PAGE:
Applying the Martingale betting system to slots
By Frank Scoblete
Long losing streaks at slot machines can happen, and they happen all the time. Indeed, in slot play, even with machines that might have fairly decent hit frequencies, the losing streaks are far more pronounced than at table games.
The following information is from the pages of the book I never published titled Frank Scoblete’s Idiotic Attempts at Developing a Truly Winning Betting Strategy at Random Games with Negative Player Expectations and Getting His Head Handed to Him Big Time.
Yes, it’s a long title, far longer than the actual attempts I made to outwit the math of the games with betting this way or that way. In a random game, all betting systems fail to turn the edge over to the players—a sad but true fact. Many players rebel against this fact and claim to have “systems” to beat the house, but these rebels are like the Flat Earth Society of the gambling world.
I once thought I had my own system. I devised it years ago, when I was a far more naive gambler, in an attempt to conquer the roulette wheel. I didn’t know it then, but the strategy I’d come up with is sometimes used by slot players—and it’s perhaps the most dangerous system you can possibly use. (Dangerous to your bankroll, that is.)
Here’s what happened. A long time ago, sometime around 1990, I thought I’d figured out a way to beat the game of the roulette by doubling my bets after losing. I tried this at the now-defunct Sands Casino in Atlantic City, which is now a dusty, sandy, empty lot across the street from the Claridge Hotel and Casino.
I thought I’d invented this system, but it turned out the double-up-after-you lose system had been around for centuries. It’s called the Martingale and was invented either by a Mr. Martingale or the Martingale tribe, or who knows, since everyone who used it as their main method of overcoming chance went broke.
I started with $5 on red or black, and when I lost I would go to $10. Then another loss saw me bet $20…then $40…until I won a single bet and got all my losses back plus my $5 win. For three straight days, I won with this seemingly fool-proof system. Man, was I a genius! I wondered why no one else had thought of this system. I didn’t realize that thousands (millions?) of novice gamblers have stumbled across this idea and felt they “invented” it for themselves.
Lady Luck decided on the fourth day to teach me a very important lesson. I lost eight decisions in a row, and I could not double up because I would go over the table limit. I was crushed, but I now knew that you don’t have to win a hand. You don’t even need a very long losing streak to bring about your defeat due to the table maximum limits.
This very same method, in a slightly altered form to accommodate slot play, is used by some slot players to try to beat the machines. Here’s how it “works”:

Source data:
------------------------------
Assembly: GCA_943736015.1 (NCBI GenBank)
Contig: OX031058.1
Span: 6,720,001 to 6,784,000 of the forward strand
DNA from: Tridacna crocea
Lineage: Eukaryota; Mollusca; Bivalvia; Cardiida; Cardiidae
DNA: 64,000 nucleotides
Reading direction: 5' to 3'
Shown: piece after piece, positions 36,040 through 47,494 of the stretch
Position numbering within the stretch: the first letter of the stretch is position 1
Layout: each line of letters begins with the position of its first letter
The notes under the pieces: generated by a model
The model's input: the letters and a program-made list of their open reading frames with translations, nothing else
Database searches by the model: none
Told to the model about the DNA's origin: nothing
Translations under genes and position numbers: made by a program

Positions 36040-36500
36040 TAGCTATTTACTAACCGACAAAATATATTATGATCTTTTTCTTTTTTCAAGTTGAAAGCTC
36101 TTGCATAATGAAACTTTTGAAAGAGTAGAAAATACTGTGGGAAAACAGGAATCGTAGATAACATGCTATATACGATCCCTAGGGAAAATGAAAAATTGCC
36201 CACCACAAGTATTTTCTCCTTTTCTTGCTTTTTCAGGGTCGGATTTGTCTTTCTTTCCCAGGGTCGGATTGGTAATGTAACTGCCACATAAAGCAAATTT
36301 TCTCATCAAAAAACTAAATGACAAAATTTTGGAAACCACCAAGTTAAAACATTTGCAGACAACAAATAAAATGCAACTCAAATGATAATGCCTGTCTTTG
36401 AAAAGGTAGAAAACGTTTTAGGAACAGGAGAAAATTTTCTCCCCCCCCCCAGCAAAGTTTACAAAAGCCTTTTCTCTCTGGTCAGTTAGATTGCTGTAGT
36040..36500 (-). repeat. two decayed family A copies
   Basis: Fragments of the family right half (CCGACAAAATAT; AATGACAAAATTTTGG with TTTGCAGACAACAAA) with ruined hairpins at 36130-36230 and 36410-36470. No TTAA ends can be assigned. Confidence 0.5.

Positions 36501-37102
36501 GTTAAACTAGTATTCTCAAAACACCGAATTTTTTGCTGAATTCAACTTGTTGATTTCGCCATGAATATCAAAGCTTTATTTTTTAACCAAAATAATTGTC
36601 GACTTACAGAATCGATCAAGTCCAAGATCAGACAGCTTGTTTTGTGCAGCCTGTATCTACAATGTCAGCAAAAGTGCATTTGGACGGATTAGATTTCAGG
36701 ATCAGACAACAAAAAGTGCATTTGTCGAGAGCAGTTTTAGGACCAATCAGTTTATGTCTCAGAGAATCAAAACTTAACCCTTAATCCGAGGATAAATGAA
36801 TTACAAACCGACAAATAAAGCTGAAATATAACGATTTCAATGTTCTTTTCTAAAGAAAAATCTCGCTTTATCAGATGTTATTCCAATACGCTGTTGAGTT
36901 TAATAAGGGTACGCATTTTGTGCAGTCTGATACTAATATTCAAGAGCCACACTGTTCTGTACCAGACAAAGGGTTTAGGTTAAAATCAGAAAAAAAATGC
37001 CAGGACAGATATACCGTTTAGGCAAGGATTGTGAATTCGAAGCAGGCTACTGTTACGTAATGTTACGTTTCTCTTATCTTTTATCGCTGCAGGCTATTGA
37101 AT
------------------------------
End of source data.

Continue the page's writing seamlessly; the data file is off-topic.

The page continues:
You start with a low-level denomination, let’s say quarters. You allow yourself a given amount of money, say $100, and you play until you decide to leave with a win or after a certain amount of time and a win, or you lose all or most of your $100. When this happens you now move up to a 50-cent machine with a $200 bankroll. The procedure is the same. If you make up your original $100 and get a win, you quit that session and take your win.
From here on in, the money starts building. The next move up if the losing continues is a jump to a $1 machine with a $400 bankroll. Then you move to a $5 machine with a $2,000 bankroll. If you’re still getting hammered, then you play a $10 or $25 machine with a bankroll large enough to reflect the denomination you’re now playing.
The theory is that as you go up in denomination, sooner or later you’ll have to hit a big enough payoff to claim an overall win. That is the essence of the slot Martingale “system”: keep going up until a big payoff puts you in the winning category.
The problem with this method is the exact same as the problem with my roulette Martingale. Long losing streaks at slot machines can happen, and they happen all the time. Indeed, in slot play, even with machines that might have fairly decent hit frequencies, the losing streaks are far more pronounced than at table games. It would not be unheard of for a slot player to lose at every denomination of machine—taking a wicked beating in the process.
To economically fuel the slot Martingale would require a rather large bankroll, much larger than the typical slot player has. The loss of such a bankroll might be devastating. And these systems play more upon hope than they do upon rationality, logic and math. The best concept in casino gambling against a random game is to protect your money, but a Martingale does just the opposite. It exposes your bankroll to possible ruin.
So unless you want to write a book with a similar title to the one I have in the opening paragraph of this column, forget ever using a slot Martingale.
Frank Scoblete’s newest books are Slots Conquest: How to Beat the Slot Machines featuring advantage-play slots; and Casino Craps: Shoot to Win which comes with a DVD showing unedited, controlled throws. Cutting Edge Craps: Advanced Strategies for Serious Players and Beat Blackjack Now are all available from Amazon.com, at your favorite bookstore, or by mail-order by calling 1-800-944-0406.